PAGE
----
Studies in hyperlipidemic patients have been conducted with a number of SR nicotinic acid products. These studies have demonstrated that the sustained release products do not have the same advantageous lipid altering effects as IR nicotinic acid, and in fact often have a worse side effect profile compared to the IR products. The major disadvantage of the SR formulations, as can be seen in Knopp et al., in 1985, is the significantly lower reduction in triglycerides (-2% for the sustained versus -38% for the immediate release) and lower increase in HDL cholesterol, represented as HDL2 particles which are known by the art to be most beneficial, (-5% for the sustained release versus +37/% for the immediate release).

Additionally, SR nicotinic acid formulations have been noted as causing greater incidences of liver toxicity as described in Henken et al.: Am J Med, 91:1991 (1991) and Dalton et al.: Am J Med, 93:102 (1992). There is also great concern regarding the potential of these formulations in disrupting glucose metabolism and uric acid levels.

In a recent edition of the Journal of the American Medical Association, an article appeared which presented research results investigating the liver toxicity problems associated with an SR form of nicotinic acid. See McKenney et al.: A Comparison of the Efficacy and Toxic Effects of Sustained- vs. Immediate-Release Niacin in Hypercholesterolemic Patients, JAMA, (271)9: 672 (Mar. 2, 1994). This McKenney et al. article presented a study of twenty-three patients. Of that number, 18 or 78 percent were forced to withdraw because liver function tests (FTs) increased indicating potential liver damage. The conclusion of the authors of that article was that the SR form of nicotinic acid "should be restricted from use."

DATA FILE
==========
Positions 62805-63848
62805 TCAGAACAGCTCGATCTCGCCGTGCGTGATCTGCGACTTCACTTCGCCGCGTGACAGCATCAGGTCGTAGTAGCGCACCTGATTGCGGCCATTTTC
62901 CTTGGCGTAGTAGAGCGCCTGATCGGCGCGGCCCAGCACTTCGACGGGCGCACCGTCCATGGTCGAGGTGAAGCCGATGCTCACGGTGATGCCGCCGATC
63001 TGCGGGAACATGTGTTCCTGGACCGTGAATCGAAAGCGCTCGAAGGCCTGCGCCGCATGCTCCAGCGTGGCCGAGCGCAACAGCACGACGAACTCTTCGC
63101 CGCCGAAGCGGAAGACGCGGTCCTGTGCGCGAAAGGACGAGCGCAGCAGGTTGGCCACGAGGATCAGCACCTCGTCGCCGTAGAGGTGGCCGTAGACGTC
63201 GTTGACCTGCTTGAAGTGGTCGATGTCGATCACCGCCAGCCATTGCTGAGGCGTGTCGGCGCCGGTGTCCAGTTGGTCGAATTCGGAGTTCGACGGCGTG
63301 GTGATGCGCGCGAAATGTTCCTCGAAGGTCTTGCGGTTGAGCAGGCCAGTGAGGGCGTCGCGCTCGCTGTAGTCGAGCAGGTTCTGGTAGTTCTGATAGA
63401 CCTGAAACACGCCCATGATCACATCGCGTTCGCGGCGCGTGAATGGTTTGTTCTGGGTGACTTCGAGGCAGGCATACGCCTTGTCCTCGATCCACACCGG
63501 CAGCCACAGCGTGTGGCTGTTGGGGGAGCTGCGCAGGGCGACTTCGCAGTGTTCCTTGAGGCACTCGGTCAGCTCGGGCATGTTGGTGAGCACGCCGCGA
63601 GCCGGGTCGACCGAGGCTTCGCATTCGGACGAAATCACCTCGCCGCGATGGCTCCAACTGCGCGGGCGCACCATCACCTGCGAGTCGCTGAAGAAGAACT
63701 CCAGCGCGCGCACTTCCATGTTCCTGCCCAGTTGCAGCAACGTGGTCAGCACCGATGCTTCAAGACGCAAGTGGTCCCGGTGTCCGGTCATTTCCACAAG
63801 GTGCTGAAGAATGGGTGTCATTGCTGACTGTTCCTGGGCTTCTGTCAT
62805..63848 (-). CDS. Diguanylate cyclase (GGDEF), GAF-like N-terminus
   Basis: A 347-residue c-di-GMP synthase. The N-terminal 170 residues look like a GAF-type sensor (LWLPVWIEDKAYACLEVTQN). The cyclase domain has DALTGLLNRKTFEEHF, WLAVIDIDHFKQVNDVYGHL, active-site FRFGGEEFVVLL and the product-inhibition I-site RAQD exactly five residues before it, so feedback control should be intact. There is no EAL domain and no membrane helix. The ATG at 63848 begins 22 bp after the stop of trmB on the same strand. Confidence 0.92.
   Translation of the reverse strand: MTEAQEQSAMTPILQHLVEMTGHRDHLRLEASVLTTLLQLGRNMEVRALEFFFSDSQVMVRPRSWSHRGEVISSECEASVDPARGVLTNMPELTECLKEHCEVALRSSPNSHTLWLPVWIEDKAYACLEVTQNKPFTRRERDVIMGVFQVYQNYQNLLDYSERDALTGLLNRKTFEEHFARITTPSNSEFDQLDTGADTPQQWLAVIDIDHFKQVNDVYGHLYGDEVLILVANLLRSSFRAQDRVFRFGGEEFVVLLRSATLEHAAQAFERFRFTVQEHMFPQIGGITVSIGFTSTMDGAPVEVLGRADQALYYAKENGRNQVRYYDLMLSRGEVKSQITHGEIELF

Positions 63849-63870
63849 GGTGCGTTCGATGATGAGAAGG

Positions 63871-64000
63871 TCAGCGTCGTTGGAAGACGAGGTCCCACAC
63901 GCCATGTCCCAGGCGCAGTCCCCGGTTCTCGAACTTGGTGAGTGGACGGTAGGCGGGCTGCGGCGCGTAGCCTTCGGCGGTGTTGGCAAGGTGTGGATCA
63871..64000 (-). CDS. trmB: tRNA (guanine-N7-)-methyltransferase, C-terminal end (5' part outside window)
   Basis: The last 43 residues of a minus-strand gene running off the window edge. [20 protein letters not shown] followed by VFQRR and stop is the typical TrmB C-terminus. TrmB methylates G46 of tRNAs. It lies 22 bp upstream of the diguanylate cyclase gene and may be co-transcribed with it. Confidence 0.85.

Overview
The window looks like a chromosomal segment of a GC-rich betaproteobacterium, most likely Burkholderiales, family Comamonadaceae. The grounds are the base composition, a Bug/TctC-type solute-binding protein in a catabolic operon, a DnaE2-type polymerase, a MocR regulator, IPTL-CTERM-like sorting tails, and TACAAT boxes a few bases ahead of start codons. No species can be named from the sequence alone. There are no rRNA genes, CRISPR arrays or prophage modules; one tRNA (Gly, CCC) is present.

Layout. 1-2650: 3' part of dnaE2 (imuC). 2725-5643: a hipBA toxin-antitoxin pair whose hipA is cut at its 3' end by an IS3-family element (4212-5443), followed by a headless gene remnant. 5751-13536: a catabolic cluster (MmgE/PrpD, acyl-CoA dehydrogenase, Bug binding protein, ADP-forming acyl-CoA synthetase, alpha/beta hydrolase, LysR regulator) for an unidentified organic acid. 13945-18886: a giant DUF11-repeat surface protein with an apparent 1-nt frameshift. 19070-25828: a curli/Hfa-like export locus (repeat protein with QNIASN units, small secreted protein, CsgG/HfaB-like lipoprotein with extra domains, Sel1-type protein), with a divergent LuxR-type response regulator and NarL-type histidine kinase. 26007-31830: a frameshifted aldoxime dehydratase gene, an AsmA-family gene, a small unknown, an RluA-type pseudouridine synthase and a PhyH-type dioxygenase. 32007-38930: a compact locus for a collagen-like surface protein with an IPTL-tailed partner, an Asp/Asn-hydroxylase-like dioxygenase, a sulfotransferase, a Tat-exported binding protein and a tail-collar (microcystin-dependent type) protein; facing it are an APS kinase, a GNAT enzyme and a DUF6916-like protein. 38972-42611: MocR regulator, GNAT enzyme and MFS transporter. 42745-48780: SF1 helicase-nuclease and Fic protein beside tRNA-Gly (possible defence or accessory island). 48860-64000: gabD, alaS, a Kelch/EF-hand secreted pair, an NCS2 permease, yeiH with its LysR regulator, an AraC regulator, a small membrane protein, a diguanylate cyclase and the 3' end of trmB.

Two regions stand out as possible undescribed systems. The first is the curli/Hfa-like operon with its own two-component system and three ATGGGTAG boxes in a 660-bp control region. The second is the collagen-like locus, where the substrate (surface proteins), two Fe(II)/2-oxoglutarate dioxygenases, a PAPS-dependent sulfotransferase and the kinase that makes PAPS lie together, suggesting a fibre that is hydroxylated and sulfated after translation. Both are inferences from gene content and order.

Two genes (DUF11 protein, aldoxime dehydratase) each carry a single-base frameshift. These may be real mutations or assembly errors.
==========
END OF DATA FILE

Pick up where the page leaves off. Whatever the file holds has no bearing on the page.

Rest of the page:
A similar conclusion was reached in an article authored by representatives of the Food and Drug Administration. See Radar, et al.: Hepatic Toxicity of Unmodified and Time-Release Preparations of Niacin, JAMA, 92:77 (January 1992). Because of these studies and similar conclusions drawn by other health care professionals, the sustained release forms of nicotinic acid have experienced limited utilization.

Can anyone bear, or has anyone here KNOWN anyone who can bear a dose of "regular" immediate releast niacin of 1000 mg.(or god, 2000 mg.) with or without 81, 325, or even 650 mg aspirin...and then to do it for LIFE!

If not, you have to wonder why all the books keep prattling on and on about using doses like this for cholesterol control. If nobody can bear this much "flush," why don't the texts just drop the subject. I guess I answered my own question....to SELL MORE VITAMINS and now PHARMACEUTICALS. Sad!

The word "flush" is such a misnomer. For me, it's like calling being smashed between two railroad cars a "pinch injury." Only advantage to the flush is that at least you know there's SOME niacin in the pills you bought :D!

My final take on niacin efficacy: Immediate Release works pretty well(cholesterol lowering) and causes extreme flush and is dirt cheap. Extended Release doesn't work at all and thus causes no flush but puts the liver at big risk.

Niaspan ("sustained release"- really somewhat extended release)) goes mid-road and gives some flush, some benefit, and some liver damage. Cost is really huge!